Exponential Clients with Creighton Wong

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Exponential Clients, Creighton Wong and Simon Severino LIVE | STRATEGY SPRINTS 167

In this episode, Simon and Creighton Wong, the founder of Exponential Clients, will talk about Creighton’s company and his personal opinions and recommendations for entrepreneurs. Creighton is an expert in online business growth, and he founded Exponential Clients, a digital marketing company, trying to help entrepreneurs acquire more online leads and sales.

Three valuable insights:

  • The way you think as a CEO is different than it is for a manager or a technician. There are different ways to think and there are different goals or objectives, and you have to really be in touch and know who you are as a person.
  • Especially in the entrepreneurial world, you've got to forgive yourself a lot because there are going to be mistakes.
  • You just need to be in the present moment and keep moving on. That's the only way that you grow your business and grow yourself as a person.

Simon (00:14):

Welcome back to the strategy sprints podcast. I'm your host Simon Severino. And today my guest is the founder of Exponential Clients, a digital marketing firm built on the belief that massively growing business always starts with research and gathering the very best data. Welcome, everybody, from Vietnam, Creighton Wong.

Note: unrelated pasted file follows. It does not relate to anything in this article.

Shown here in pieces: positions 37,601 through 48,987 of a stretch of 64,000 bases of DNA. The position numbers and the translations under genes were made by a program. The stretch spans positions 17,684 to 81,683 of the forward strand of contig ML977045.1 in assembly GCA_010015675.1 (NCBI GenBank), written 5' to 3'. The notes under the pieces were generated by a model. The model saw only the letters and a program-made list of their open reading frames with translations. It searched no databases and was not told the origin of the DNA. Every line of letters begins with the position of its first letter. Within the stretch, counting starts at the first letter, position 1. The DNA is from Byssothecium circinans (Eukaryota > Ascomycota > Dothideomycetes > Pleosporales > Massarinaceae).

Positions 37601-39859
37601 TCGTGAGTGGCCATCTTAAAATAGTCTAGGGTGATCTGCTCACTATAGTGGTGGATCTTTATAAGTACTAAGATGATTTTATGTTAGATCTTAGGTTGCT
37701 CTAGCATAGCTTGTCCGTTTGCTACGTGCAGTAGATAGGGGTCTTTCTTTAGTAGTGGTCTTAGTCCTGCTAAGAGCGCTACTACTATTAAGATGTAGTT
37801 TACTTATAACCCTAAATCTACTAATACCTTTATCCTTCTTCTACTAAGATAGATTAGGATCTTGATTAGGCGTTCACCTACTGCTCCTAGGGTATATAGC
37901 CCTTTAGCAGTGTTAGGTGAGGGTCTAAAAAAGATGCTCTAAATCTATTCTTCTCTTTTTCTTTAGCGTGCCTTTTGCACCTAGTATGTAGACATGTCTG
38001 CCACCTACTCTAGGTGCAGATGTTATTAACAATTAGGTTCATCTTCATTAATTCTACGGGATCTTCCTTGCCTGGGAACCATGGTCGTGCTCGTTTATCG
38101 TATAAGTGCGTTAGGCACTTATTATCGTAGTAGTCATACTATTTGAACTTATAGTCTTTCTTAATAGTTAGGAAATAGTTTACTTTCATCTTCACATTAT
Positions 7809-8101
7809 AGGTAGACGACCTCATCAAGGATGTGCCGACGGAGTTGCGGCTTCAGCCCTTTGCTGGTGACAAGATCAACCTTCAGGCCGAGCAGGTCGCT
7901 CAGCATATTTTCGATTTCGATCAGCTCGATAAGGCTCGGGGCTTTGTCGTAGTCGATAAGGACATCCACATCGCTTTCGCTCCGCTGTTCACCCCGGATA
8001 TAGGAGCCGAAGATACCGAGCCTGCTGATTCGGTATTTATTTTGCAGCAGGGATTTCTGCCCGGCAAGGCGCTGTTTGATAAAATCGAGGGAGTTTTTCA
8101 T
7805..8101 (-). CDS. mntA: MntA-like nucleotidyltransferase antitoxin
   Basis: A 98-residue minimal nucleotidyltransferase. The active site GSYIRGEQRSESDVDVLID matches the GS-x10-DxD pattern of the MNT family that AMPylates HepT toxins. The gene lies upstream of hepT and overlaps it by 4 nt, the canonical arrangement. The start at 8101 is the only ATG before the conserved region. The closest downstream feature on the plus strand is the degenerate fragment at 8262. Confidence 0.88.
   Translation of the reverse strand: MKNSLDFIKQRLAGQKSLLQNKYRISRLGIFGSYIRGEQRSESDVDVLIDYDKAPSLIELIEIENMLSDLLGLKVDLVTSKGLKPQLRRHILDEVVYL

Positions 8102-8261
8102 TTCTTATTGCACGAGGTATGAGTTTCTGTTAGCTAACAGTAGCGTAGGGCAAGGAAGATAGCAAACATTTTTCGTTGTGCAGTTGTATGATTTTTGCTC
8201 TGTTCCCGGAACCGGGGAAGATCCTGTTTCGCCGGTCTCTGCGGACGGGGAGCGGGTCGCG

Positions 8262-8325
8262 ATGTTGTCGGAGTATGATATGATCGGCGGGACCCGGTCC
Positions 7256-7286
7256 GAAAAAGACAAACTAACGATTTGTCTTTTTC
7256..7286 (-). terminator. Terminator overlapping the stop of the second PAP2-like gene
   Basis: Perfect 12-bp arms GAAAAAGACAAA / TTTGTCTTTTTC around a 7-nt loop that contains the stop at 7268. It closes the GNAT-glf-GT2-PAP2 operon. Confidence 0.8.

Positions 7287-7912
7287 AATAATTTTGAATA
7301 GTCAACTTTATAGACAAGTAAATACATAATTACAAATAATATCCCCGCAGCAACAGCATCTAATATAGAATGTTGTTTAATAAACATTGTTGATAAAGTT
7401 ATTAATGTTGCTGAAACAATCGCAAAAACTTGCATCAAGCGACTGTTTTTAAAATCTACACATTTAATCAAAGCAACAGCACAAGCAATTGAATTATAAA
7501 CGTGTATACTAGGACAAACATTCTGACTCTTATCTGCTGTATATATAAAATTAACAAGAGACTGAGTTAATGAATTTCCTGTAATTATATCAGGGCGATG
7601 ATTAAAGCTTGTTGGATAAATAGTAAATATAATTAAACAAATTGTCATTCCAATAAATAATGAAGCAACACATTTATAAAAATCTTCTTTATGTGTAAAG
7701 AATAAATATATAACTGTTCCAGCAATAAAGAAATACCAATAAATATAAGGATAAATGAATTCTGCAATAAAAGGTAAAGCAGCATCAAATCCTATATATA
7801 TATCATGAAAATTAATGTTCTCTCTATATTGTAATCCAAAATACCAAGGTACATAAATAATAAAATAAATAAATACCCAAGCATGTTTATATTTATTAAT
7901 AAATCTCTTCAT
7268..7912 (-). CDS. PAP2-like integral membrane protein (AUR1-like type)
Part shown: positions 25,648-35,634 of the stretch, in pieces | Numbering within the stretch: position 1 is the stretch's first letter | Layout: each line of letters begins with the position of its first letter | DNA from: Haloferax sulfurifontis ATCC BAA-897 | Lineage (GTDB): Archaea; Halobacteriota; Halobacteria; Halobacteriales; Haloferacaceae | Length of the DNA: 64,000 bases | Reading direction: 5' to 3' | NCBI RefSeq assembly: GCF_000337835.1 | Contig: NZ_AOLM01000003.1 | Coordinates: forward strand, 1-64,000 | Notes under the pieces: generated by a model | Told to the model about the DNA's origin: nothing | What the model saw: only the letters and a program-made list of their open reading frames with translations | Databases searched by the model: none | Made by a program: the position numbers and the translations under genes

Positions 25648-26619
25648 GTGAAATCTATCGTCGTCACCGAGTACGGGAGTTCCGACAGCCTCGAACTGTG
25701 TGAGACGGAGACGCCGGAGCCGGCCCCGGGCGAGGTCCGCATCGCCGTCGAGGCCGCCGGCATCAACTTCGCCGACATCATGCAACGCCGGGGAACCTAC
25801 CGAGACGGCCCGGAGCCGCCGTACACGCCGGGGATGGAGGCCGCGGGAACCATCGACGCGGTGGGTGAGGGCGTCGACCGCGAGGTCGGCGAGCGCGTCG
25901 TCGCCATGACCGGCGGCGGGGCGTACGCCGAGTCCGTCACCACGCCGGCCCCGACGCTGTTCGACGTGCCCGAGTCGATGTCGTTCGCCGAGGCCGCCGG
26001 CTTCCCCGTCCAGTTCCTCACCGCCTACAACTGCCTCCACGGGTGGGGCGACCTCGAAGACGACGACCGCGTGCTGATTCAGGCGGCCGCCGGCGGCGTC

Creighton (00:38):

Hi, how are you?

Simon (00:40):

So cool to have you here.


Creighton (00:42):

Happy to be here.


Simon (00:44):

And it's late in the evening for you, so thank you for doing this from Vietnam.

Creighton (00:53):

Yeah, yeah. It's nothing but high that even the coldest days are still warmer than a lot of days from San Francisco.

Simon (01:05):

We will talk about team roles and also the job of the CEO which is really relevant. So I'm excited and tell us, what are you currently creating?

Creighton (01:19):

Yeah, so right now, uh, because we're at the end of the year, it's December, I'm doing a little rebranding and refocusing for 2021. Uh, one of the programs that we rolled out was this awesome product that we call our omni-channel digital marketing packages. And, you know, it's just delivering these incredible results and our clients love it. And long story short, we package up anywhere from five to eight different digital marketing channels, so that brands can deliver an omnipresent presence to massively grow their business. And what we're able to do is literally deliver it on pennies on the dollar, what it would take to hire out a team with all this different expertise.

Simon (02:11):

Yeah. Tell us more about it. Who is it for?

Creighton (02:14):